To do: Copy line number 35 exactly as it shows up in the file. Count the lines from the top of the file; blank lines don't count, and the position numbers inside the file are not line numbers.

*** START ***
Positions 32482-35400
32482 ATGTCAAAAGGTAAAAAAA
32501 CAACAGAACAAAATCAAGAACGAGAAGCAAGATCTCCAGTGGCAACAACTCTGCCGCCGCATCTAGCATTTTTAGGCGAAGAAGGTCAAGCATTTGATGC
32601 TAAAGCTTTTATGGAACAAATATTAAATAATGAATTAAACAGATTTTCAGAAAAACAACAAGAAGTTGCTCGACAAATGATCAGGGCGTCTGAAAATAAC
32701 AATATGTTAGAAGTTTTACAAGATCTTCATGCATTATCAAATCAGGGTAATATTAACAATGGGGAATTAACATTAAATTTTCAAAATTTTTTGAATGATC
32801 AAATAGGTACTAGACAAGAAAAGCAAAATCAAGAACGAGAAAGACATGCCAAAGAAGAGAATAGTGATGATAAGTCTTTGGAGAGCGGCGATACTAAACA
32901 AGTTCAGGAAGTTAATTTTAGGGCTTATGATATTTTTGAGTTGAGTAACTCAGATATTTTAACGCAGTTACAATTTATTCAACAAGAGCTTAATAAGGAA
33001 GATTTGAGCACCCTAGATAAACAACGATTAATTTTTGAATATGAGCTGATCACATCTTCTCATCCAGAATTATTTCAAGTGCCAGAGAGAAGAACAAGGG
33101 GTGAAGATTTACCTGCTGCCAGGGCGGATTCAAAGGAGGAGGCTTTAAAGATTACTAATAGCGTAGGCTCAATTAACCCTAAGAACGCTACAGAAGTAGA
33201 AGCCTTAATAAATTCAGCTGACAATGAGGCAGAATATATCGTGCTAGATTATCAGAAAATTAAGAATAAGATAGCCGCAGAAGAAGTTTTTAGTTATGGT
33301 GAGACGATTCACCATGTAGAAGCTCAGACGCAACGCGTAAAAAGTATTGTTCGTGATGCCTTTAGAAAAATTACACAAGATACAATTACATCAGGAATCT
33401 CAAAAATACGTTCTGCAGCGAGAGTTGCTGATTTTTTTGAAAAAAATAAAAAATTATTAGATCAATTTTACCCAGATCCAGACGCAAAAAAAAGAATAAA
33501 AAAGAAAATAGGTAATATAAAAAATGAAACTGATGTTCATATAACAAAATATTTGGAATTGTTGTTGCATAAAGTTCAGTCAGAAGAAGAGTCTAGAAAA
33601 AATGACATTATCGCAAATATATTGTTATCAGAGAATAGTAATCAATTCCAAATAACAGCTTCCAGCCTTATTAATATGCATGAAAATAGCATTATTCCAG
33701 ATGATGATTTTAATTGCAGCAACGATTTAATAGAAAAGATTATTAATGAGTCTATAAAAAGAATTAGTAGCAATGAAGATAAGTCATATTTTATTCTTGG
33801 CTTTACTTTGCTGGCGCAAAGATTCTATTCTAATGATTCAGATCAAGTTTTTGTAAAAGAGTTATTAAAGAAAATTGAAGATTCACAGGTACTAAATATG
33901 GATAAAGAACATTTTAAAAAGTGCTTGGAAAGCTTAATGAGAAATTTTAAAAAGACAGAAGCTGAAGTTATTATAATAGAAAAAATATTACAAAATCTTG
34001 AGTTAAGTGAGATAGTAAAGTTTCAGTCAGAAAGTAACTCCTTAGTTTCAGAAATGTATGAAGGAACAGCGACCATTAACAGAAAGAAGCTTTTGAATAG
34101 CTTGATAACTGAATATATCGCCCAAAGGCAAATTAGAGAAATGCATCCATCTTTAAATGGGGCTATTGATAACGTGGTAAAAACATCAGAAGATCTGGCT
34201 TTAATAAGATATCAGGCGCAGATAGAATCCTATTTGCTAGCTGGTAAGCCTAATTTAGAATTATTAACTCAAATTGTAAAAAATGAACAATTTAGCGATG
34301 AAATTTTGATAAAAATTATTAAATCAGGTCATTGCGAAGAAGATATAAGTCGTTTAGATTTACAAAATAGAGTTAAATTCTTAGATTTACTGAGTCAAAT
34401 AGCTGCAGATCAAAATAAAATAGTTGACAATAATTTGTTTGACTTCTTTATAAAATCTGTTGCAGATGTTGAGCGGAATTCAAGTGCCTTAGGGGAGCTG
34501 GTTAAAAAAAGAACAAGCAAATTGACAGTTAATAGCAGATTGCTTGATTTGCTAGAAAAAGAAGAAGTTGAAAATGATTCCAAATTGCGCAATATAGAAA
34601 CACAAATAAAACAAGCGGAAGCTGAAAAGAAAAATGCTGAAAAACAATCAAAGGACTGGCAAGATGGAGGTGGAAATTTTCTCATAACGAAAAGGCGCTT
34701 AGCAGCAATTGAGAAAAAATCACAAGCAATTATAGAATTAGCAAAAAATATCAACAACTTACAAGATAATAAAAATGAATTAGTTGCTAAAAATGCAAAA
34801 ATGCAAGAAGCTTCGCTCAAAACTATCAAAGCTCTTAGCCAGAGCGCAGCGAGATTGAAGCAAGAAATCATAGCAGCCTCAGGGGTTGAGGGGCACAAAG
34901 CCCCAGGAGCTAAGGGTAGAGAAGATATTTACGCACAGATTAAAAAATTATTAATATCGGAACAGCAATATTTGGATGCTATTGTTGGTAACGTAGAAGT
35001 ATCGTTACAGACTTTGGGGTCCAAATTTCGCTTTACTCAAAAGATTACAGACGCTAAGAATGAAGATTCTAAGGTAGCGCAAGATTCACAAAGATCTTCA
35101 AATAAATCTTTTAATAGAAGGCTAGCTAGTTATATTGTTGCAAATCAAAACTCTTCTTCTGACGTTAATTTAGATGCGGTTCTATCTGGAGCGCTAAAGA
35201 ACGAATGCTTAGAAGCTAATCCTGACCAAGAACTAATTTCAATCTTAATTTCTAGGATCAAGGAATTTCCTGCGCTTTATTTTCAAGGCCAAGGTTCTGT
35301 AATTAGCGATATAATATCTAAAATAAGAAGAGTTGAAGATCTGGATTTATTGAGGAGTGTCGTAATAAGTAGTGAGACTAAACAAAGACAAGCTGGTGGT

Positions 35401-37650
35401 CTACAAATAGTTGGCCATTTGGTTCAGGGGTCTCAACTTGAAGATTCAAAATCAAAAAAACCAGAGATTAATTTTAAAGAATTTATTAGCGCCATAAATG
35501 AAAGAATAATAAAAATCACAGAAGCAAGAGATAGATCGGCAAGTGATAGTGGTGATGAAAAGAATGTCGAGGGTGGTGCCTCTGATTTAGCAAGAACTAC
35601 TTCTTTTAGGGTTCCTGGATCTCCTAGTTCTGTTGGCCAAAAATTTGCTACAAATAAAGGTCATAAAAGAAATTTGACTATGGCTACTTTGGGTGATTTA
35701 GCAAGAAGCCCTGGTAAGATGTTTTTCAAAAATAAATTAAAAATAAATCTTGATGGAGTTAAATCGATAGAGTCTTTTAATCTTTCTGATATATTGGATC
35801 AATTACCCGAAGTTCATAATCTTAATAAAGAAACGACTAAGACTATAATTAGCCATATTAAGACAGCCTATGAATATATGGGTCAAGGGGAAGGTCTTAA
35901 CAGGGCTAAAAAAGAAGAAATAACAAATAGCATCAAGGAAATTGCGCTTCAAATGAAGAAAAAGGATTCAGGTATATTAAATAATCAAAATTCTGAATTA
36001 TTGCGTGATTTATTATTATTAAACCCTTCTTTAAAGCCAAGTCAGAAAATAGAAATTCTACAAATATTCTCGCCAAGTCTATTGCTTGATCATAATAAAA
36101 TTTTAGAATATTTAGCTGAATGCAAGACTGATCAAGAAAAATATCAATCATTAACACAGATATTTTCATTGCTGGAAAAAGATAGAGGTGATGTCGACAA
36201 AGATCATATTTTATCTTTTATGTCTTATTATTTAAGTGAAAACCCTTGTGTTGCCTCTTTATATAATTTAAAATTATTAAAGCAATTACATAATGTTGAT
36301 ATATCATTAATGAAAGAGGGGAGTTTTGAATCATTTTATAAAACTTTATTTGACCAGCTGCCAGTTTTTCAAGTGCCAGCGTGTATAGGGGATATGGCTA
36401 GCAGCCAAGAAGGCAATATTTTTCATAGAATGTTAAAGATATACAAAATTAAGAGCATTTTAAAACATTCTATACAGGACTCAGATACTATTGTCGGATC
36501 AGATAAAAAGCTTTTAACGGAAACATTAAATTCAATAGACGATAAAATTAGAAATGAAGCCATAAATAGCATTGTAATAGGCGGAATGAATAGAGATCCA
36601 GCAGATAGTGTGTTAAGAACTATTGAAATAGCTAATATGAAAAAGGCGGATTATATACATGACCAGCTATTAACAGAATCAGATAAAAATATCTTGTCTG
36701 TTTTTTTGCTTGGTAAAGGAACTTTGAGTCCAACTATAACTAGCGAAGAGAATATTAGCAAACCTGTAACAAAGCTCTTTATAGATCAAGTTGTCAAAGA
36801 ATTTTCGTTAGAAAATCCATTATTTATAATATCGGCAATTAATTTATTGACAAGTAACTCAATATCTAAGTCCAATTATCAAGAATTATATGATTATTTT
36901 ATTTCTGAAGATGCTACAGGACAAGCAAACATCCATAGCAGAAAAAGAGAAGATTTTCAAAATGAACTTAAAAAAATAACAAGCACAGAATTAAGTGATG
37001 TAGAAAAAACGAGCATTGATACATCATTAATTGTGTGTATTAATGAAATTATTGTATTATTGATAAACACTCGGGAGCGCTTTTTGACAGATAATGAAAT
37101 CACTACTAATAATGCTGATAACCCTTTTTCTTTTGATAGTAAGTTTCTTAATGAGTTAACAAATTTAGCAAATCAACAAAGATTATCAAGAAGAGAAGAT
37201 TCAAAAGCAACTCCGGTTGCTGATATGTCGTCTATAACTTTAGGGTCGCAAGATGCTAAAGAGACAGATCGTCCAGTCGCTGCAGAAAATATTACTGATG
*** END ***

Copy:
35601 TTCTTTTAGGGTTCCTGGATCTCCTAGTTCTGTTGGCCAAAAATTTGCTACAAATAAAGGTCATAAAAGAAATTTGACTATGGCTACTTTGGGTGATTTA